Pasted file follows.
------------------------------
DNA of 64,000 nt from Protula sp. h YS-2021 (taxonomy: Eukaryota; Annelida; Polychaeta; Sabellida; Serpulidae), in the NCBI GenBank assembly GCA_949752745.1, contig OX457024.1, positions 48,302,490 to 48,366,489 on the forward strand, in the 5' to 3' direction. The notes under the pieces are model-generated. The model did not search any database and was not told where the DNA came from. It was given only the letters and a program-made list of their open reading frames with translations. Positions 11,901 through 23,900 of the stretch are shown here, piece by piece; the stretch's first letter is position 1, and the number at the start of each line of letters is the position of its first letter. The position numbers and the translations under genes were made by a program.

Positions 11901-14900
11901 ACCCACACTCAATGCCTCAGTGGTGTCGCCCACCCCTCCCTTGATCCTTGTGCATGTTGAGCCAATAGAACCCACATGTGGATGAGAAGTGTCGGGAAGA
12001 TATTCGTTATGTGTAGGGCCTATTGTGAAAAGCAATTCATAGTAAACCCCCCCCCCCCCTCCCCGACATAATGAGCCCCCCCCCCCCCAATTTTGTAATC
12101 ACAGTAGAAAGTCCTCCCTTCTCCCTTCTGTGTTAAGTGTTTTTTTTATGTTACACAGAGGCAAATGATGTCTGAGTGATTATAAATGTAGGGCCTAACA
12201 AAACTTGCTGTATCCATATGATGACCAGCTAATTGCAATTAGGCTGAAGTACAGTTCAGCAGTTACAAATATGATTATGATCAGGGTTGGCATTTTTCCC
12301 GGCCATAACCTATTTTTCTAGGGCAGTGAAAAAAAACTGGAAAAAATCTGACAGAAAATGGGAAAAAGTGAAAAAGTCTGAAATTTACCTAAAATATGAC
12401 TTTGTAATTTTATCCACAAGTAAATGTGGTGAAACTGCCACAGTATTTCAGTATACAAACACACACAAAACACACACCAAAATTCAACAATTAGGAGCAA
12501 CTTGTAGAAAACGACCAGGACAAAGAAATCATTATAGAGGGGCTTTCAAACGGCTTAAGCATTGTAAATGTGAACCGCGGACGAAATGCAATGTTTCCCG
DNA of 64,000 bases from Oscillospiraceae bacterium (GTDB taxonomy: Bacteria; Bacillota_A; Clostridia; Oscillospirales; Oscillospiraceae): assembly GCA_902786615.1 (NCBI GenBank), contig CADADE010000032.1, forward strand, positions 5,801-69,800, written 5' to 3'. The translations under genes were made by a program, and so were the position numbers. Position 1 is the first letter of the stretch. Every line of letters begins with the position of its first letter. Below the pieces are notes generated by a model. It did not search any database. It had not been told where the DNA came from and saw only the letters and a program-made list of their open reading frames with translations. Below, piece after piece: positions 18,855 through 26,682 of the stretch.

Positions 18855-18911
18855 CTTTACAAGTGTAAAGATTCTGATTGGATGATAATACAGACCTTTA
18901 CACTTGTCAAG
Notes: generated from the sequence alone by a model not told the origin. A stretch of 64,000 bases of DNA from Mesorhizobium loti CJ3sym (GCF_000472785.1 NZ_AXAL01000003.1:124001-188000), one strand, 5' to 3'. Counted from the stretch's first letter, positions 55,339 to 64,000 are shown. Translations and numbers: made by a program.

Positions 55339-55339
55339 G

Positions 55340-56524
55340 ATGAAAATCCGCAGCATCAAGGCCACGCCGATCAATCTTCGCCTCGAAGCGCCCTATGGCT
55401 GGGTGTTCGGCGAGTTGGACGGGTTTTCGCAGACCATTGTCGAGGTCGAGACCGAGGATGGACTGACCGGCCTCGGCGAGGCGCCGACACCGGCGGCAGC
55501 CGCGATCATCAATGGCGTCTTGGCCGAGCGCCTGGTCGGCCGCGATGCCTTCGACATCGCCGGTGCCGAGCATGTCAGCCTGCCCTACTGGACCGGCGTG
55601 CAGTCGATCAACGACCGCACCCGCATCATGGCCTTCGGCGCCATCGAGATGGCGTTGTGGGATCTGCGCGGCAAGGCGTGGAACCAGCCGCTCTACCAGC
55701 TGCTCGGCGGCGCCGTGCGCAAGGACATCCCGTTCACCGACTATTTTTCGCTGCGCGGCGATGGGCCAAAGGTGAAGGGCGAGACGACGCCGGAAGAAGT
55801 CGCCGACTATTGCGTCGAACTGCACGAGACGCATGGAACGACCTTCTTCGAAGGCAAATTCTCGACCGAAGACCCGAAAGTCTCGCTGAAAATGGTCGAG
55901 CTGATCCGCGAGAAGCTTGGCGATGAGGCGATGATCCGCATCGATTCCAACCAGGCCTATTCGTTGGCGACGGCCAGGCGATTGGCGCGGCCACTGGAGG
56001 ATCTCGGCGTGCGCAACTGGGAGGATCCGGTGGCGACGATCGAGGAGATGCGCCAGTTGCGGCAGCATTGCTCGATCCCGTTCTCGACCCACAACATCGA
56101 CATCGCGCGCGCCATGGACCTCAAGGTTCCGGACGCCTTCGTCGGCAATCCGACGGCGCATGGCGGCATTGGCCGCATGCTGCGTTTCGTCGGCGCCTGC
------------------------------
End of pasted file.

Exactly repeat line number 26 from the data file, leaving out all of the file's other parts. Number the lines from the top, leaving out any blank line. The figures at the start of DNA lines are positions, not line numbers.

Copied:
56101 CATCGCGCGCGCCATGGACCTCAAGGTTCCGGACGCCTTCGTCGGCAATCCGACGGCGCATGGCGGCATTGGCCGCATGCTGCGTTTCGTCGGCGCCTGC